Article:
out of the competition or practice immediately.
The amount of force required to knock someone unconscious is similar to that
which is capable of causing a spinal injury. If a gymnast is knocked
unconscious, assume they have a spinal injury and follow the following
Call an ambulance
Minimise movement. (In many cases a spinal injury is worsened by
moving the injured gymnast and further damaging the spinal cord)
Assess ABC - Airways, Breathing, and Circulation. If the gymnast has no
pulse or is not breathing, begin CPR. The rule if the gymnast is not
breathing is 'Save life over limbs'. If you have to move the gymnast to
allow CPR then do so, but try to minimise the movement of the head
relative to the neck.
Have somebody call a Doctor.
Explain that you have an emergency situation and ask to speak to a doctor
IMMEDIATELY. The doctor can provide general advice while the ambulance is

Receiving a concussion generally increases the risk of being concussed again often through less serious injury than would normally be required to cause a

A second concussion before a first one has fully healed can result in serious,
long-term disturbances in brain function. These can affect a gymnasts' ability
to learn, work and generally get by in the world. Symptoms are changes in
mood or personality, such as irritability, forgetfulness, extreme fatigue or
anger. In rare cases a second serious head injury can result in the death of
the person, particularly for people under the age of 18.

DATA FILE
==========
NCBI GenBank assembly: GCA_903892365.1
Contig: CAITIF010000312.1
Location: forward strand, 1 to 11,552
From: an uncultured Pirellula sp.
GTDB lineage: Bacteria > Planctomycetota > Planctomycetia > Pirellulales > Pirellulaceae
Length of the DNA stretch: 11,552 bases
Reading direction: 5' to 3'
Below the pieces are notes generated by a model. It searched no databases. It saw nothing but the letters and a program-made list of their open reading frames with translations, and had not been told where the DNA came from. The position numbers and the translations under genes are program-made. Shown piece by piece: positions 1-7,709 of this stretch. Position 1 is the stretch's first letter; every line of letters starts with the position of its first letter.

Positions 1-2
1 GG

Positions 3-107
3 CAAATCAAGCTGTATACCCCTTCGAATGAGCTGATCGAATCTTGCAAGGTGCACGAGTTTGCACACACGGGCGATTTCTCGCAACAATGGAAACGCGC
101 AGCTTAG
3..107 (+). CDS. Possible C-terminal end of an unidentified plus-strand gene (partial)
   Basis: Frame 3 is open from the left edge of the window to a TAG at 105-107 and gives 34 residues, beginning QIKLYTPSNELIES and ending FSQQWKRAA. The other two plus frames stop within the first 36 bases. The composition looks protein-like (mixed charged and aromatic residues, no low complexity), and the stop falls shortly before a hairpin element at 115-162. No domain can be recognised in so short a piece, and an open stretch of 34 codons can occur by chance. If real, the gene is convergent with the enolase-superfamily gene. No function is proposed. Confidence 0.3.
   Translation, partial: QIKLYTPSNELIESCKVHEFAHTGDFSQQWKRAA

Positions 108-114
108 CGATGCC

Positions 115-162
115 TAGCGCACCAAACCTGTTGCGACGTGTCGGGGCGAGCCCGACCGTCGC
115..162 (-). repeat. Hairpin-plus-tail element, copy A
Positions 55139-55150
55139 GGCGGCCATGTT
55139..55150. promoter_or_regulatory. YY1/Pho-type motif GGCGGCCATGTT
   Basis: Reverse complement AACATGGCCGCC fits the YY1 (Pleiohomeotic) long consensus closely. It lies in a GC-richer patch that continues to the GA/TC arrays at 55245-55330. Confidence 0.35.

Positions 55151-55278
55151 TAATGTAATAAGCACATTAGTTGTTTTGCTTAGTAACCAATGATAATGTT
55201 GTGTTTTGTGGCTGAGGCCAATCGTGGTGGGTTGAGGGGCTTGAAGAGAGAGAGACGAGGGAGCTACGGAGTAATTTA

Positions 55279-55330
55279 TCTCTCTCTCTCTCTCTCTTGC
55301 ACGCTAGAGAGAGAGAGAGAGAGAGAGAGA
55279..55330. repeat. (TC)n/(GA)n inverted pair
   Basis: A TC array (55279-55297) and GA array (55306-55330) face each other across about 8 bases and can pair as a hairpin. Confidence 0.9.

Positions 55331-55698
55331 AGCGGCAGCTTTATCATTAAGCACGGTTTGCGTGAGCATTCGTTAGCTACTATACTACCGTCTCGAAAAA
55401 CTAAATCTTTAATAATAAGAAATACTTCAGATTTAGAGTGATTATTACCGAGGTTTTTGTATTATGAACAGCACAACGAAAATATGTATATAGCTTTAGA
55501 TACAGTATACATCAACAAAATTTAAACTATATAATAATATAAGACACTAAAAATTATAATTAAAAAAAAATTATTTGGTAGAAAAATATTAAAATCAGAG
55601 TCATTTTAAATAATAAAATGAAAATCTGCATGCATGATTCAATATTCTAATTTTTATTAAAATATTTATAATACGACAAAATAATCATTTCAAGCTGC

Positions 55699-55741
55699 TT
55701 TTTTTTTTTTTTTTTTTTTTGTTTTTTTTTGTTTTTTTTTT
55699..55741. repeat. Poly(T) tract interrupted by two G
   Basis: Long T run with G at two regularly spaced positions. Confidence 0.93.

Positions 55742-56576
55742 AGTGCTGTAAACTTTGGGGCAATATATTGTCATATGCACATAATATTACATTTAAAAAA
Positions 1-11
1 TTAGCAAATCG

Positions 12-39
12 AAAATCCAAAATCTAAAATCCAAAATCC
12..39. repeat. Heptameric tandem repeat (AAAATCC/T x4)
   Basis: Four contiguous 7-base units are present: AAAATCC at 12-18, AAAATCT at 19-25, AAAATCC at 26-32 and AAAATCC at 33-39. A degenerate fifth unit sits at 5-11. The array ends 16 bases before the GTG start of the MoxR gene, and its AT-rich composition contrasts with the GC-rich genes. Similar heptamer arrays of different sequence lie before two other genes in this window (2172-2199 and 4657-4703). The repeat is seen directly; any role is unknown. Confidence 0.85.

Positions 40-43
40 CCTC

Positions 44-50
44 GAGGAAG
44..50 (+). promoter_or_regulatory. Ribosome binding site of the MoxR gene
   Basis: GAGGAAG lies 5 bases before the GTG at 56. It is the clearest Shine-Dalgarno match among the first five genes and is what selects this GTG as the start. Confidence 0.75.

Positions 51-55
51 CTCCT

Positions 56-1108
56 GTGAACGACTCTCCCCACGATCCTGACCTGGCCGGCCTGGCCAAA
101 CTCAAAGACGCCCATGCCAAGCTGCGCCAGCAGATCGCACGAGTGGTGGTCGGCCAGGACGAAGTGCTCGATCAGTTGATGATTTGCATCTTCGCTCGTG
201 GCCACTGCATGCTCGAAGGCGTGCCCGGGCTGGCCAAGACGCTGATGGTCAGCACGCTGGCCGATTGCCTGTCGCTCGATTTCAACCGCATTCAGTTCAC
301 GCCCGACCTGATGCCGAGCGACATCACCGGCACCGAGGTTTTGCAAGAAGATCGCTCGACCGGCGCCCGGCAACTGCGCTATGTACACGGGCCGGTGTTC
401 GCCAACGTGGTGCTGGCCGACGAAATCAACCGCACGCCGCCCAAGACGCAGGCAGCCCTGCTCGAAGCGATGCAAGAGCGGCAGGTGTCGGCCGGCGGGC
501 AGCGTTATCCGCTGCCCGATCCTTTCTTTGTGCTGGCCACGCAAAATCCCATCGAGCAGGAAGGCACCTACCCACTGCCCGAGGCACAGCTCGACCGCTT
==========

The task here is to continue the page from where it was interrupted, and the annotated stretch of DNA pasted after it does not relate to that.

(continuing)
New Zealand gymnastics have stated that any gymnast who has been
concussed may not participate in practice or competition for a period of three
weeks from the time of the injury, unless they have a medical clearance from
a Doctor (a qualified neurological specialist should determine if the gymnast is
symptom-free). All gymnasts must obtain a medical clearance before they

resume participation. A team official should see the clearance statement

before the gymnast is permitted to start participating again.

The best way to reduce the risk of concussion is to ensure that trained
spotters are available during training and competition to prevent falls.
Gymnasts should also be progressed through skills and not attempt skills that
they are inadequately prepared for.

This article first appeared in:
HUME, P. (2004) Concussion in gymnastics. Brian Mackenzie's
Successful Coaching, (ISSN 1745-7513/ 18 / December), p. 3-4

If you quote information from this page in your work then the reference for
this page is:
HUME, P. (2004) Concussion in gymnastics [WWW] Available from:
https://www.brianmac.co.uk/articles/scni18a2.htm [Accessed

Patria Hume is Director of the New Zealand Institute of Sport and Recreation
Research at Auckland University of Technology, New Zealand. Patria`s
research focuses on reducing sporting injuries and improving sport
performance by investigating injury mechanisms, injury prevention methods,
and biomechanics of sports techniques. Patria represented New Zealand in
Rhythmic Gymnastics as a gymnast for six years. As a coach Patria`s
gymnasts have competed at Olympics and have won medals at
Commonwealth Games.